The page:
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RE: Re: loading & keeping straight
Hey is it any good for piles?
From: Jim Holland [mailto:email@example.com]
Sent: Wednesday, June 27, 2001 5:03 PM
To: Linda Flemmer
Cc: Terry Barrall and Felix Rodriguez; Kristene Smuts;
Dbeverly4@aol.com; firstname.lastname@example.org; Ridecamp
Subject: RC: Re: loading & keeping straight
ALL these problems, including the lounge lines, butt ropes, lining up
with the trailer, don't want to load, can't load, won't load, big
trailers, little trailers, straight loads, slant loads, etc. and
WHATEVER just go away if you use John Lyons' techniques. Why go through
all this? Spend a few bucks and get the book "John Lyons on Horses" and
make life easy on yourself. If you're unsure about this, attend a
seminar. He also has a video on this. All are available on Amazon.com
Jim an Sun of Dimanche
Linda Flemmer wrote:
> I had a horse who would do this when we first started.
> It was a royal PAIN!
> I wanted to keep his head lined up with the opening
> and I wanted to be in back to guide his rump -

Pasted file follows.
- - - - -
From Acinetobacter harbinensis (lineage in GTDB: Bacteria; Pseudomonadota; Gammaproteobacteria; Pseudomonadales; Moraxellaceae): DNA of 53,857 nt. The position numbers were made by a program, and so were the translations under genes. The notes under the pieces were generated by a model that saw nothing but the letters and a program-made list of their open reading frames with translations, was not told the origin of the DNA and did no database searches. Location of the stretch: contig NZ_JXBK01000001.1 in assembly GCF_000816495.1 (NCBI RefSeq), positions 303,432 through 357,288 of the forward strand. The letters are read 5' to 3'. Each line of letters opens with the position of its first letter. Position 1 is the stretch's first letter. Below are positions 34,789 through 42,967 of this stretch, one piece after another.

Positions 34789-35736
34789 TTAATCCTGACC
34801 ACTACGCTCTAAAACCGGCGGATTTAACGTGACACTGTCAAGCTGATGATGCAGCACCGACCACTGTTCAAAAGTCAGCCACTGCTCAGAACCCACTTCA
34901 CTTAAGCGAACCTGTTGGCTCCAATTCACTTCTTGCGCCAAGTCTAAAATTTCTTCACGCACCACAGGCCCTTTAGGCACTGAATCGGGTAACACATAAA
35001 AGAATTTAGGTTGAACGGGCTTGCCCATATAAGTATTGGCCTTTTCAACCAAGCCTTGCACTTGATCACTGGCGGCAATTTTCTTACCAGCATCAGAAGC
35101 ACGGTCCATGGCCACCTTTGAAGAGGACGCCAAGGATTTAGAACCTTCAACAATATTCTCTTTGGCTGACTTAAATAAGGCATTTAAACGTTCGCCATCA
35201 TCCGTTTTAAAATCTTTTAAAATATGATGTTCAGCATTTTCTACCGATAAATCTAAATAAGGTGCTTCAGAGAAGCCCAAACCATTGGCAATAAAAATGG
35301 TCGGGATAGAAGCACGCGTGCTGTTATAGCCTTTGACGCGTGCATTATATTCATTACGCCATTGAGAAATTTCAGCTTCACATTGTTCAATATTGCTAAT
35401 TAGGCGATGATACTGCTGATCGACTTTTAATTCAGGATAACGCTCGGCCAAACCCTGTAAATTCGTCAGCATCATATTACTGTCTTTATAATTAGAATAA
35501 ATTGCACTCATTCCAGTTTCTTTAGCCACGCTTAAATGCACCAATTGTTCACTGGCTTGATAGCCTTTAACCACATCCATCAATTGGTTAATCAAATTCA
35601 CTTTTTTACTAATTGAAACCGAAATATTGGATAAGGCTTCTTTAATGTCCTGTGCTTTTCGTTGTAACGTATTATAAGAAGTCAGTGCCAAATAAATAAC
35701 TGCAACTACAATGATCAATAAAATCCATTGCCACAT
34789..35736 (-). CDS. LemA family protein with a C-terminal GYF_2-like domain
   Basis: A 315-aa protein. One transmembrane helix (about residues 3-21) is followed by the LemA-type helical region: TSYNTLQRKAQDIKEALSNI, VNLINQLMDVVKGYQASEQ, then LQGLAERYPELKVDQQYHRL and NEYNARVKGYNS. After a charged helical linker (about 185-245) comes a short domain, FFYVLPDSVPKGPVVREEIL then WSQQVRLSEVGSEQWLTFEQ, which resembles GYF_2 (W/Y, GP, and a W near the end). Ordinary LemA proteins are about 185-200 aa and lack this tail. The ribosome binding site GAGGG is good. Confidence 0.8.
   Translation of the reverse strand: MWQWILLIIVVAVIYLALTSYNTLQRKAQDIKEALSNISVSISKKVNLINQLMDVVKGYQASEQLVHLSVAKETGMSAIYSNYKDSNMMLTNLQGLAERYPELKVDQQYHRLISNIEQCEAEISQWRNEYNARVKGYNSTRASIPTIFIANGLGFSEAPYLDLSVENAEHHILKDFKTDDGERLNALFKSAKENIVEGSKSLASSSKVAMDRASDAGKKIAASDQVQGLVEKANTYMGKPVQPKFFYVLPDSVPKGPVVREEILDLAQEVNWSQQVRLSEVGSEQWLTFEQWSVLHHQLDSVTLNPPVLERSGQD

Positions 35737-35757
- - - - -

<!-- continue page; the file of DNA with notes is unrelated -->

> impossible to do by myself, I thought. I learned to
> run a lounge line thru the front of the trailer to the
> horse's head. I would stand next to the horse and
> hold the tail end of the lounge line.
> I would keep only enough tension on the line to keep
> the horse's head straight/his attention on loading
> forward. Any resistance or pulling back meant I had
> too much tension there. I would be by his rear to
> lightly tap him if he swung out of alignment. Him
> being a huge sucker and me only 5' 4" 1/2 I tended to
> use a driving whip as an arm extender. I would use
> the but end of the whip to tap him to straighten him
> out. He wasn't a bad loader, just stubborn about
> getting started like it was all part of the routine.
> This also works with Angie's but rope, too. I'd have
> two lines - one for the head & one to work the butt
> rope. Just NEVER make it a fight.
> You said your horse gets right in when his
> "guidelines" are picked up. Obviously he KNOWS how to
> load when he gets the right cue. You jut need to
> teach him that there is another cue, too.
> That horse I had eventually learned to self load - it
> just took lots of repetition.
> Our newest horse had NEVER been in a slant load in his
> life when we went to pick him up. We had quite a
> crowd come to watch since "he'll never get in one of
> those". He was confused because he couldn't load
> straight in like he was used to. We used the lounge
> line to help direct his head & he loaded in less than
> 10 minutes.
> Linda Flemmer
> Blue Wolf Ranch
> Bruceton Mils, WV
> --- Terry Barrall and Felix Rodriguez
> > What do people suggest for a horse that won't line
> > up straight because he
> > doesn't want to load?
> Do You Yahoo!?
> Get personalized email addresses from Yahoo! Mail
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